Aside from these slight differences in races and state politics, Democratic operatives see the abortion issue working across demographic groups in almost any race.
“In qualitative work we have done, people bring it up unprompted as a concern,” Jain said. “What has surprised us is not that it pops in certain groups. It pops in every group.”
Women Driving The Response
Despite the widespread resonance of abortion as an issue, some evidence suggests that female voters are disproportionately driving the post-Dobbs thermostatic reaction against anti-abortion politics. In Kansas, women accounted for 69% of new voter registration between the day the Dobbs decision was released and the state’s vote on its anti-abortion referendum, according to research by Tom Bonier, the CEO of the political consulting firm TargetSmart.
This statistic was “more striking than any single election statistic I can recall discovering throughout my career,” Bonior wrote in a Sept. 3 New York Times op-ed.
Many of the ads run by Democrats and their affiliated groups feature women speaking directly to the camera about how GOP-backed abortion bans threaten their personal freedom and could have or did threaten their lives when they needed abortions.
Days after New Hampshire’s Sept. 13 primary election, Women Vote!, the super PAC run by the pro-choice women’s group EMILY’s List, went on air with a $1.2 million ad buy hitting GOP Senate candidate Bolduc on abortion. The ad features a woman who had complications during pregnancy and had an abortion to save her life.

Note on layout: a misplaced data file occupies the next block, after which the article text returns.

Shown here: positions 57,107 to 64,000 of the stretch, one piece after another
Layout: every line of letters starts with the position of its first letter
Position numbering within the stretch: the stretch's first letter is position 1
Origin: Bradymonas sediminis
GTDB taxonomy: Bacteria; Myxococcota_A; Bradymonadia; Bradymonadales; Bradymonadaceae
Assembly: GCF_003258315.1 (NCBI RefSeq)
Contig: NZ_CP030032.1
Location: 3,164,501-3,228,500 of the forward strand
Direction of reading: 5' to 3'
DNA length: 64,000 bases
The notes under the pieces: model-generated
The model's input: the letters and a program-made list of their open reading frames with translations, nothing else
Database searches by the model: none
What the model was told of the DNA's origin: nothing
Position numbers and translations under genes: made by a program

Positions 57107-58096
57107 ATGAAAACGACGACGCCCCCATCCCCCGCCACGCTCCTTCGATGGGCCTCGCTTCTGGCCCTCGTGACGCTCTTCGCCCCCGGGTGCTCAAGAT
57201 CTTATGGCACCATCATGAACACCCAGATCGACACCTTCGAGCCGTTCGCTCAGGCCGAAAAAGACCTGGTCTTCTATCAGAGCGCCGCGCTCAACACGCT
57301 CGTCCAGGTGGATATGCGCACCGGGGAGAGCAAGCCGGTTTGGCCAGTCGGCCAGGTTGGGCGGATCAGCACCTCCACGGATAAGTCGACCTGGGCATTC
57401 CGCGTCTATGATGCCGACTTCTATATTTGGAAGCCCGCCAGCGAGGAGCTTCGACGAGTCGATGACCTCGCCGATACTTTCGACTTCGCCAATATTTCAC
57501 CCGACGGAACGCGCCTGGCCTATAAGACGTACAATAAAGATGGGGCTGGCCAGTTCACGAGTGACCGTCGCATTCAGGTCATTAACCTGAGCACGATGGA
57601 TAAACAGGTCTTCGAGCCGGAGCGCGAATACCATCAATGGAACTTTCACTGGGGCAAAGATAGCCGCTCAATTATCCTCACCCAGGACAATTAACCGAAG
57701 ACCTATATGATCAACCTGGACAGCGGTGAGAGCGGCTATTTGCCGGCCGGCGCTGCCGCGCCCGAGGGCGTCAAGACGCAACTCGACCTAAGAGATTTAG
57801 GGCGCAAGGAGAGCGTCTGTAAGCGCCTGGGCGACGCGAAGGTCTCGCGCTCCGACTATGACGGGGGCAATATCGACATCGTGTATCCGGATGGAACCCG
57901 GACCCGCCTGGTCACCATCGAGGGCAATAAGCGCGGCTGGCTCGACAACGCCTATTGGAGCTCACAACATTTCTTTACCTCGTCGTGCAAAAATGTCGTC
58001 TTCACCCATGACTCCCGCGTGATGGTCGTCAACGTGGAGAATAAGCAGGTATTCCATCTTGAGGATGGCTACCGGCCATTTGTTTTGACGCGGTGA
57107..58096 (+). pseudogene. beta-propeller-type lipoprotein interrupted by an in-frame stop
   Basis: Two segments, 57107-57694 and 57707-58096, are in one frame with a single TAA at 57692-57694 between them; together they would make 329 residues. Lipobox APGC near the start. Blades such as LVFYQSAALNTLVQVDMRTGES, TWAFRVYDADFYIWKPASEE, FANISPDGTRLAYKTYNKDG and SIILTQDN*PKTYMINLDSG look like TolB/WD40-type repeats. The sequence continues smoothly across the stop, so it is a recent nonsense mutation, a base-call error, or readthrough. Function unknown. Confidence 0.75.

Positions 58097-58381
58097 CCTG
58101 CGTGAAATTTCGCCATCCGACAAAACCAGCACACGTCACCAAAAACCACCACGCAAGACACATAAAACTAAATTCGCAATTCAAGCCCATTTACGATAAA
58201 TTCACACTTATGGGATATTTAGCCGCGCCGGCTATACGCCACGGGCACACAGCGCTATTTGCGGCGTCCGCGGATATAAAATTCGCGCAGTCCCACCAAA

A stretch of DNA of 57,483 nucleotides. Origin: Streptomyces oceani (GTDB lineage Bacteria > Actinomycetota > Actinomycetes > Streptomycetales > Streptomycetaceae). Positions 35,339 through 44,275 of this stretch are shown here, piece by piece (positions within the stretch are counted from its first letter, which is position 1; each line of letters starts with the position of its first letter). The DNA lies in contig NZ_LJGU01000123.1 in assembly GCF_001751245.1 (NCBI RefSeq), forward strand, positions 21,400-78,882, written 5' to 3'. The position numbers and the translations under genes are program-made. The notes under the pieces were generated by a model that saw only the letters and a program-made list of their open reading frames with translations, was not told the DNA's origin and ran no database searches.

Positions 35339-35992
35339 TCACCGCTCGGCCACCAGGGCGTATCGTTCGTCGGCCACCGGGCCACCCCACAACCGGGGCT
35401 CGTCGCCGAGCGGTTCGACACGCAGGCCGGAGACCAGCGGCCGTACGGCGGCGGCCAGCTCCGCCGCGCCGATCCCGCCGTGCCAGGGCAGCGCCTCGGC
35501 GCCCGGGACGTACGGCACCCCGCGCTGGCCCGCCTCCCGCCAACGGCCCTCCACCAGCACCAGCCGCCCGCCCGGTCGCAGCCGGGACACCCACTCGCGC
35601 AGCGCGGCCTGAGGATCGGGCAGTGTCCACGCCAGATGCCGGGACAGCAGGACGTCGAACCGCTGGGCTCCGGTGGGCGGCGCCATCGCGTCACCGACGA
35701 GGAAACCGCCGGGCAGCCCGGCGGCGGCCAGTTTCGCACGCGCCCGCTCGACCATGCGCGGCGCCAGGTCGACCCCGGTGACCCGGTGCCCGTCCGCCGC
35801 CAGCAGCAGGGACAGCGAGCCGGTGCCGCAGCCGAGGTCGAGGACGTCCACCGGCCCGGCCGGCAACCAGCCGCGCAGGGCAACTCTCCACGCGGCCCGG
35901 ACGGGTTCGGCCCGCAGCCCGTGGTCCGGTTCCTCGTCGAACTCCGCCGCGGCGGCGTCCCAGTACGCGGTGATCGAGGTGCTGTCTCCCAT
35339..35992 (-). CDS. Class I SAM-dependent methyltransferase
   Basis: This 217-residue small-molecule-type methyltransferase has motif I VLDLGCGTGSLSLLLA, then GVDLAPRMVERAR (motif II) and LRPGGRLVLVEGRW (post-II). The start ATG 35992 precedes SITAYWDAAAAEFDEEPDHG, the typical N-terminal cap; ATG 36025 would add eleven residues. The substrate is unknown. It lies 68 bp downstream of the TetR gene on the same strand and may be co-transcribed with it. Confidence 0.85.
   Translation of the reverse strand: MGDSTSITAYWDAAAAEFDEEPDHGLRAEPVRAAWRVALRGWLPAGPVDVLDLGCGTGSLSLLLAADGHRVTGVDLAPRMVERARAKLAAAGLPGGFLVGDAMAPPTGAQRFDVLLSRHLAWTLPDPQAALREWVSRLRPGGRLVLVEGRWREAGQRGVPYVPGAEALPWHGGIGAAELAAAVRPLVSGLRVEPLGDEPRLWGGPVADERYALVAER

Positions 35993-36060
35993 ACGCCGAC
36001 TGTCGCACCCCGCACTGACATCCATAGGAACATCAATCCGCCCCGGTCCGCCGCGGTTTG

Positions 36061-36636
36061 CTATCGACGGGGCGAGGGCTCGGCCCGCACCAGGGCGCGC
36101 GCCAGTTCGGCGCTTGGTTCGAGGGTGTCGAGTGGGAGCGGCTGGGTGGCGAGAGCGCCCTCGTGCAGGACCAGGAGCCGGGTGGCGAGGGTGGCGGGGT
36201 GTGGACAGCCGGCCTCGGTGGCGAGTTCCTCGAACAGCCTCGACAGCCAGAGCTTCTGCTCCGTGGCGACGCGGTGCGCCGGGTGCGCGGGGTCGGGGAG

Noting that Bolduc said that people should “rejoice” over the Supreme Court’s decision to overturn Roe, she says, “My decision saved my life, and Don Bolduc shouldn’t be able to take that away.”
In an ad launched by Senate Majority PAC, the main super PAC for Senate Democrats, and VoteVets, a Democratic Party-aligned veterans organization, a female veteran whose husband died in service calls Arizona Republican Masters’ anti-abortion views the “kind of extremism and government control [that] is the opposite of what we fought for.”
In an ad run by the DSCC, Jennifer, a woman from Mesa, Arizona, recounts the abortion she had at 18 after her abusive partner impregnated her.
“Blake Masters has no idea what I went through, and he has no business making that decision for me or any woman,” she says.
And in Georgia, an ad jointly run by Democratic gubernatorial candidate Stacey Abrams and a subsidiary of the Democratic Governors Association features multiple women calling the abortion ban enacted by Republican Gov. Brian Kemp “an attack on the women of Georgia” that could result in women being “investigated and imprisoned for a miscarriage.”